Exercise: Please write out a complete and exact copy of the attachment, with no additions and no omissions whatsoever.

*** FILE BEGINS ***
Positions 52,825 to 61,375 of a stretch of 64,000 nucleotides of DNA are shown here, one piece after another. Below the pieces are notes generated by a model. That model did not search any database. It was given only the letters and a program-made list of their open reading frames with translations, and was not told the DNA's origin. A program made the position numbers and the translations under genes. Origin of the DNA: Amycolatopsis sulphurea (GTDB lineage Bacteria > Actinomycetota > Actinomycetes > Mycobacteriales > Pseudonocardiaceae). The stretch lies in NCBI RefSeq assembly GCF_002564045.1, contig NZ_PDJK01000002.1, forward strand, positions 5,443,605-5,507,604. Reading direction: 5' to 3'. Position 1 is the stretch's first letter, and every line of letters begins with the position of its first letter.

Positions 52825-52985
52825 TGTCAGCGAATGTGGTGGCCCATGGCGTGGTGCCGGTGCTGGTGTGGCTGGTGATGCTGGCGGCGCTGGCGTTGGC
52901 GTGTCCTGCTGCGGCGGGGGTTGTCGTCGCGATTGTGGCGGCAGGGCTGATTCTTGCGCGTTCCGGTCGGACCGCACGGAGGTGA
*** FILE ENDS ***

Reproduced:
Positions 52,825 to 61,375 of a stretch of 64,000 nucleotides of DNA are shown here, one piece after another. Below the pieces are notes generated by a model. That model did not search any database. It was given only the letters and a program-made list of their open reading frames with translations, and was not told the DNA's origin. A program made the position numbers and the translations under genes. Origin of the DNA: Amycolatopsis sulphurea (GTDB lineage Bacteria > Actinomycetota > Actinomycetes > Mycobacteriales > Pseudonocardiaceae). The stretch lies in NCBI RefSeq assembly GCF_002564045.1, contig NZ_PDJK01000002.1, forward strand, positions 5,443,605-5,507,604. Reading direction: 5' to 3'. Position 1 is the stretch's first letter, and every line of letters begins with the position of its first letter.

Positions 52825-52985
52825 TGTCAGCGAATGTGGTGGCCCATGGCGTGGTGCCGGTGCTGGTGTGGCTGGTGATGCTGGCGGCGCTGGCGTTGGC
52901 GTGTCCTGCTGCGGCGGGGGTTGTCGTCGCGATTGTGGCGGCAGGGCTGATTCTTGCGCGTTCCGGTCGGACCGCACGGAGGTGA